BONHAM — Though Fannin County’s Texas A&M AgriLife Extension was hit hard by Covid-19, the office didn’t disappear. By altering their usual educational programs to include online alternatives, the organization managed to reach more people than it has otherwise been able to help.
Though perhaps best known for 4-H, a youth development program, there are many facets to AgriLife Extension, including agriculture, natural resources, and family and community health. Most AgriLife Extension offices across the state offer similar or expanded programs, according to Fannin County Extension agent Bethany Arie.
“They’re basically research-based education programs, so maybe a little different than what you find other places. Ours are all research-based programs. So, you can count on that information on being what you need,” she said. “We’re working real hard to stay relevant. That’s been a little difficult with Covid. Not really the relevancy — we’ve been able to really jump on board to some online programming and maybe even be some of the frontrunners in providing some of that research and education that’s been going out about Covid.”
Arie also elaborated on both the difficulty and upside of transitioning from face-to-face to online activities.
“We’ve been able to reach a good number of people. I would say in our county, it’s been a comparable number of people. Like I said, we may have even reached a different audience of people, possibly. Maybe some that weren’t able to come to face-to-face programs during the day but could log on from their office or phone. So, that’s been a positive, and we’re just continuing to work to adapt to those programs. So, I think AgriLife as a whole has really been able to do a lot,” Arie said.
Lamar County AgriLife Extension agent Jessica Humphrey talked about the negative economic impact Covid-19 had on local farms and ranches.
“Whenever Covid hit, and they shut all of the processing plants down, there was a mass number of hogs and chickens that had to be slaughtered that were not processed for human consumption because the slaughterhouses were shut down… So, at the very beginning, whenever they shut all those major slaughterhouses down, they didn’t have anywhere for those hogs and chickens to go. So that was a major major hit to hog and chicken producers because they didn’t get paid for their product,” Humphrey said.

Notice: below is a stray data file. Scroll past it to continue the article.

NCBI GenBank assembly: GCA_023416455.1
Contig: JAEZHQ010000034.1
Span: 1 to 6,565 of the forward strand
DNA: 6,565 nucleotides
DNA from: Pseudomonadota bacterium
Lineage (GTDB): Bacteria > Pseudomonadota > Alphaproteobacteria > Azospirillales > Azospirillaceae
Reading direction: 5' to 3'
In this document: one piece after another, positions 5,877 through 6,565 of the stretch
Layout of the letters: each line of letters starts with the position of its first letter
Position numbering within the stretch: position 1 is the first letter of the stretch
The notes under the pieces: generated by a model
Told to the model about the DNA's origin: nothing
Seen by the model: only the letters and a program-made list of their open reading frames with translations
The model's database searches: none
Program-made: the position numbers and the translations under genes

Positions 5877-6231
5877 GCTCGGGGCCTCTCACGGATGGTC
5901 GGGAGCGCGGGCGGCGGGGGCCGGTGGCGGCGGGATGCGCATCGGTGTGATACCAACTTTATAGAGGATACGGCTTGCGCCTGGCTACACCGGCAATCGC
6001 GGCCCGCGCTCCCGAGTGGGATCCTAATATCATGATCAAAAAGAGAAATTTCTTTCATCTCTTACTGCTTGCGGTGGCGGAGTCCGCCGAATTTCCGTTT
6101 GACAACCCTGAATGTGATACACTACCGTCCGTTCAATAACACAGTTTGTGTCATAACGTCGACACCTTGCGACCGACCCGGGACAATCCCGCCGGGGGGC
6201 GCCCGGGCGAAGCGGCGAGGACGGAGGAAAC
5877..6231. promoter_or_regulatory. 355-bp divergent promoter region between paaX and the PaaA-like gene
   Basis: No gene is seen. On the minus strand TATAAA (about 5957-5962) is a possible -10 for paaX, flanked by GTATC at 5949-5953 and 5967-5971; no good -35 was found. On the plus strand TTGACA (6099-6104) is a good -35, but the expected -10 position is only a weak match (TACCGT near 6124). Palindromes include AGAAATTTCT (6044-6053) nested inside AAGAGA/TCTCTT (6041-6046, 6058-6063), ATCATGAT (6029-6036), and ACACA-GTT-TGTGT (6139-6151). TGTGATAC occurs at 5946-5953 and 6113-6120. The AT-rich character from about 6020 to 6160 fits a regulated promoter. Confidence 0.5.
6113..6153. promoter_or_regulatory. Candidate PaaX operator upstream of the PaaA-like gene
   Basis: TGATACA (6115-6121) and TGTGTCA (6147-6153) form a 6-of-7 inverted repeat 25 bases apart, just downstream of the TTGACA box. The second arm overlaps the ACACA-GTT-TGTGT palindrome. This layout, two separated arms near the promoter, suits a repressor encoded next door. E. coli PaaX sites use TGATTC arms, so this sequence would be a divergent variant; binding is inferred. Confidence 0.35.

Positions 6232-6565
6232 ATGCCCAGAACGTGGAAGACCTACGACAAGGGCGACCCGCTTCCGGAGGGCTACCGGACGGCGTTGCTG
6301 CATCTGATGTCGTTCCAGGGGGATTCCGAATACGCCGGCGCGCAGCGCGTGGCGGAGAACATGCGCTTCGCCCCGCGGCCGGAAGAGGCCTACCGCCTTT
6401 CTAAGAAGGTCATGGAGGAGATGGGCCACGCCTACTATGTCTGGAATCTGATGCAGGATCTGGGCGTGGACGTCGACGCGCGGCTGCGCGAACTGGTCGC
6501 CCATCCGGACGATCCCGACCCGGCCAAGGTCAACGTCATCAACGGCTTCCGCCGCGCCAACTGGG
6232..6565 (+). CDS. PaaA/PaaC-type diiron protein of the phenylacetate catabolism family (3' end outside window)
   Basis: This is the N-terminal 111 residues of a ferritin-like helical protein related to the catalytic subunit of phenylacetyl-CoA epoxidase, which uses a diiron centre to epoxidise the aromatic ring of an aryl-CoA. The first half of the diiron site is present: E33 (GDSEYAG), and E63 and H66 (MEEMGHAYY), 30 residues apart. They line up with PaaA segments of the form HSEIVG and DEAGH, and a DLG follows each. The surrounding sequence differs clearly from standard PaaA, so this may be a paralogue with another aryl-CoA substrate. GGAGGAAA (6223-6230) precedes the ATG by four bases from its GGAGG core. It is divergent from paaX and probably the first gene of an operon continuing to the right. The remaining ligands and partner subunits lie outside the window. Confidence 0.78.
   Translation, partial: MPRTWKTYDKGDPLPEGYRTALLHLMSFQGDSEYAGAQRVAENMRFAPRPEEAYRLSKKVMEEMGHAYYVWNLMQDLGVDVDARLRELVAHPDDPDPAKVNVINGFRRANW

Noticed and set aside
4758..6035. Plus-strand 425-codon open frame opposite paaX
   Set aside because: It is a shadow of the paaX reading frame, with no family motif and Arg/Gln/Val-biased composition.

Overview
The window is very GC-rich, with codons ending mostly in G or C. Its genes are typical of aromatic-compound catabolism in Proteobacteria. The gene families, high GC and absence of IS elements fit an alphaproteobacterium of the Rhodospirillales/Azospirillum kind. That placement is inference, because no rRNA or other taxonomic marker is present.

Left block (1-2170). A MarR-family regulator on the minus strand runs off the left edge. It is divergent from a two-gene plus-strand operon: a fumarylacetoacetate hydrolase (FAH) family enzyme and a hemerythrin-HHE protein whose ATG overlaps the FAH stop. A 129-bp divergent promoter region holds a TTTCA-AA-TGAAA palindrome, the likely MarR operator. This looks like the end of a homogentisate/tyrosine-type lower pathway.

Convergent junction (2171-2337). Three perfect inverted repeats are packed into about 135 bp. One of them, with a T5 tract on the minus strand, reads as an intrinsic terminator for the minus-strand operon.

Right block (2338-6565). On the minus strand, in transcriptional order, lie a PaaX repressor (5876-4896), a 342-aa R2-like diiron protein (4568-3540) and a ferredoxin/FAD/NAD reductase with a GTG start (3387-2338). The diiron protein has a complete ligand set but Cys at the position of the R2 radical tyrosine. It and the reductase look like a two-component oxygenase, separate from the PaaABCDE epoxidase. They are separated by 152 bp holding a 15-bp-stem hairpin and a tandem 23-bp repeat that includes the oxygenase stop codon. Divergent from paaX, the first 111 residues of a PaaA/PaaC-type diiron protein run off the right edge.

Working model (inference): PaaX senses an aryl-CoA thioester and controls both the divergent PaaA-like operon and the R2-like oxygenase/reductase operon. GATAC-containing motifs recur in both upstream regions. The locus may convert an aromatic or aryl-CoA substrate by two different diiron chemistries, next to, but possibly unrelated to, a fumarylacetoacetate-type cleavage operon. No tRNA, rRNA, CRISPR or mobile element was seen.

The financial impact to all sectors of the agricultural market was tremendous, a cascading snowball effect that hurt poultry, cattle and other crop sales. Once the slaughterhouses re-opened, the oversaturated market caused prices to plummet.
“When they finally could sell them to the feedlot, the prices of beef had dropped dramatically, so they didn’t get as much money for them whenever they did finally sell them. And the beef prices are normally up a little higher right now because of the holidays, you know, people like to eat steak and roast and things like that, and so the price of meat goes up and the price of cattle usually go up, but this year that didn’t happen. They haven’t really recovered a whole lot,” Humphrey said.
AgriLife has committed to helping farmers and ranchers during this economic crisis by continuing the same programs online that they have previously sponsored in person, and by working to provide agricultural communities with guidance during these troubling times.
The Fannin County AgriLife extension has high hopes for 2021.
“We’re definitely planning for continuing with virtual programs, but at this point we’re pretty much all planning two different sets of programming. We’re hoping that we can all get back to face to face programming and resume some of the normal programming at some point, so we’re planning and hoping for that. But at the same time, we know that may not be completely realistic, so our goal is to offer educational programs virtually as well. And because we have had success with those virtual programs, probably continuing with those, even when we do get face to face,” Arie said.